alexa Thiamin uptake by the human-derived renal epithelial (HEK-293) cells: cellular and molecular mechanisms.
Diabetes & Endocrinology

Diabetes & Endocrinology

Journal of Diabetes & Metabolism

Author(s): Ashokkumar B, Vaziri ND, Said HM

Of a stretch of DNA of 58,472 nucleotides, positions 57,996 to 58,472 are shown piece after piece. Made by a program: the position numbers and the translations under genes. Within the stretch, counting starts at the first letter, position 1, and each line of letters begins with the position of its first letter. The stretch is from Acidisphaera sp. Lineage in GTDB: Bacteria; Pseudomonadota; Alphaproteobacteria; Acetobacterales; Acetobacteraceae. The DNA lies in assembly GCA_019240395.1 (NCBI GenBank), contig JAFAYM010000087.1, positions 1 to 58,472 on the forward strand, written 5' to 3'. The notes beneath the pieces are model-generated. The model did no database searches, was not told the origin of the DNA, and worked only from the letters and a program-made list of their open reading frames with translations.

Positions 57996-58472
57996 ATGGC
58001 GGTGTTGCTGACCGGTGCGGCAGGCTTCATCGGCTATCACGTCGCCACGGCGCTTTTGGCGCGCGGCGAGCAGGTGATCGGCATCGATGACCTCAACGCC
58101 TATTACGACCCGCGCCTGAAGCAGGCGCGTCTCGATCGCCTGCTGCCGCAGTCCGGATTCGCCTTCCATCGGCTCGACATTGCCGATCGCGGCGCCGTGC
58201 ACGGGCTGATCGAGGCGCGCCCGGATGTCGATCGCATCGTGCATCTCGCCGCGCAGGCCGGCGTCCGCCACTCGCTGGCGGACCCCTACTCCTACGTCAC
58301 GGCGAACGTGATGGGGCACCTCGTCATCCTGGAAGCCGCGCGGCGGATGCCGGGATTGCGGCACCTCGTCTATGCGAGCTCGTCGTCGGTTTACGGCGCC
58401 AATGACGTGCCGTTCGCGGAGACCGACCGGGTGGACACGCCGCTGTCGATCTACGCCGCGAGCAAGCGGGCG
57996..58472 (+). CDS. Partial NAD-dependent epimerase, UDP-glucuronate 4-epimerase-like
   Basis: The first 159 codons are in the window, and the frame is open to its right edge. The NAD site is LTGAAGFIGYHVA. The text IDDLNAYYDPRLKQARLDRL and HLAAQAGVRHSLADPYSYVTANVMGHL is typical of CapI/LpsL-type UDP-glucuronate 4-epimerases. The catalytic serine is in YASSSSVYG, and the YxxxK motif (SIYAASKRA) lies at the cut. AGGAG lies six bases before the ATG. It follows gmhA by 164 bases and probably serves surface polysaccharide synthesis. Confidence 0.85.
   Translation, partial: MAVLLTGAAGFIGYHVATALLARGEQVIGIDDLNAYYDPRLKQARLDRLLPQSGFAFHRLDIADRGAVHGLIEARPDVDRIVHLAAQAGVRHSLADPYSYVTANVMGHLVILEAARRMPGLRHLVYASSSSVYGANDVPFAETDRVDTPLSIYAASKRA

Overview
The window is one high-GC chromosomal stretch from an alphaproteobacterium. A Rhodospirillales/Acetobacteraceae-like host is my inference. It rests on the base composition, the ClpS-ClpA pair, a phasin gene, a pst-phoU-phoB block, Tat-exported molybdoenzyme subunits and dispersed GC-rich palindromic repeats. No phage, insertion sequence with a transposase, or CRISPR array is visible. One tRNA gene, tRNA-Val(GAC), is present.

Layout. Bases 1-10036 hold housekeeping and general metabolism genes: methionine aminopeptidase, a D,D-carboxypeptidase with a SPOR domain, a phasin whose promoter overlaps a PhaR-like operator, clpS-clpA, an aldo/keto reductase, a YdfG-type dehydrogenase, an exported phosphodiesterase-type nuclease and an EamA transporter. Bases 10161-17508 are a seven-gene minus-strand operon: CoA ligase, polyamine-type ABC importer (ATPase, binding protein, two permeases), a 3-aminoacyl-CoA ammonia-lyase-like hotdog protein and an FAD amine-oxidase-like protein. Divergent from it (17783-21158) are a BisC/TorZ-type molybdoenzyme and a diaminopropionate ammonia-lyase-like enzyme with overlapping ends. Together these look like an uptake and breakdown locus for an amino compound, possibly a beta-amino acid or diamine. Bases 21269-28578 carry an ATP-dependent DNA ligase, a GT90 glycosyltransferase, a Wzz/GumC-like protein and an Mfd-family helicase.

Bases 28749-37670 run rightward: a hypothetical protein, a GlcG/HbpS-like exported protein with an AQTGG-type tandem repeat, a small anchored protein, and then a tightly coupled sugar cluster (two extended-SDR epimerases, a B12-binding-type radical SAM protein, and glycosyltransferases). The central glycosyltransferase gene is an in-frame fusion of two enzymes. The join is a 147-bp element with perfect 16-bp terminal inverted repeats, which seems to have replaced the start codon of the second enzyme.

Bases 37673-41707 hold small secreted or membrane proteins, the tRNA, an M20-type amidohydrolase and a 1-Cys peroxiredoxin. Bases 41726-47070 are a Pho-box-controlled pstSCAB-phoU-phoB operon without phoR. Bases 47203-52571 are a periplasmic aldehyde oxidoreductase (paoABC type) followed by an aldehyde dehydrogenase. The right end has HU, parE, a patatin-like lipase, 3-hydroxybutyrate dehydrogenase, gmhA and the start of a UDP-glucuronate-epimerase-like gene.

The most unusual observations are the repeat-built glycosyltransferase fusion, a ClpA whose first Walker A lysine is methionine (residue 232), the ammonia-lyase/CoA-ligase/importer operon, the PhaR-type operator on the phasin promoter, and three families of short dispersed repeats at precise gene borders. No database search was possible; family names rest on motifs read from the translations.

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Abstract Thiamin (vitamin B(1)) is essential for normal cellular functions. The kidneys play a critical role in regulating body thiamin homeostasis, by salvaging the vitamin via reabsorption from the glomerular filtrate, but little is known about the mechanism(s) and regulation of thiamin transport in the human renal epithelia at cellular and molecular levels. Using the human-derived renal epithelial HEK-293 cells as a model, we have addressed these issues. Our results showed [(3)H]thiamin uptake to be 1) temperature and energy dependent but Na(+) independent, 2) pH dependent with higher uptake at alkaline/neutral buffer pH compared with acidic pH, 3) saturable as a function of concentration over the nanomolar (apparent K(m) = 70.0 +/- 18.4 nM) and micromolar (apparent K(m) = 2.66 +/- 0.18 microM) ranges, 4) cis-inhibited by unlabeled thiamin and its structural analogs but not by unrelated organic cations, 5) trans-stimulated by unlabeled thiamin, and 6) competitively inhibited by amiloride with an apparent K(i) of 0.6 mM. Using a gene-specific small-interference RNAs (siRNAs) approach, human thiamin transporters 1 and 2 (hTHTR-1 and hTHTR-2) were both found to be expressed and contributed toward total carrier-mediated thiamin uptake. Maintaining the cells in thiamin-deficient medium led to a significant (P < 0.01) and specific upregulation in [(3)H]thiamin uptake, which was associated with an increase in hTHTR-1 and hTHTR-2 protein and mRNA levels as well as promoter activities. Uptake of thiamin by HEK-293 cells also appeared to be under the regulation of an intracellular Ca(2+)/calmodulin-mediated pathway. These studies demonstrate for the first time that thiamin uptake by HEK-293 cells is mediated via a specific pH-dependent process, which involves both the hTHTR-1 and hTHTR-2. In addition, the uptake process appears to be under the regulation of an intracellular Ca(2+)/CaM-mediated pathway and also adaptively upregulated in thiamin deficiency via transcriptional regulatory mechanism(s) that involves both the hTHTR-1 and hTHTR-2. This article was published in Am J Physiol Renal Physiol and referenced in Journal of Diabetes & Metabolism

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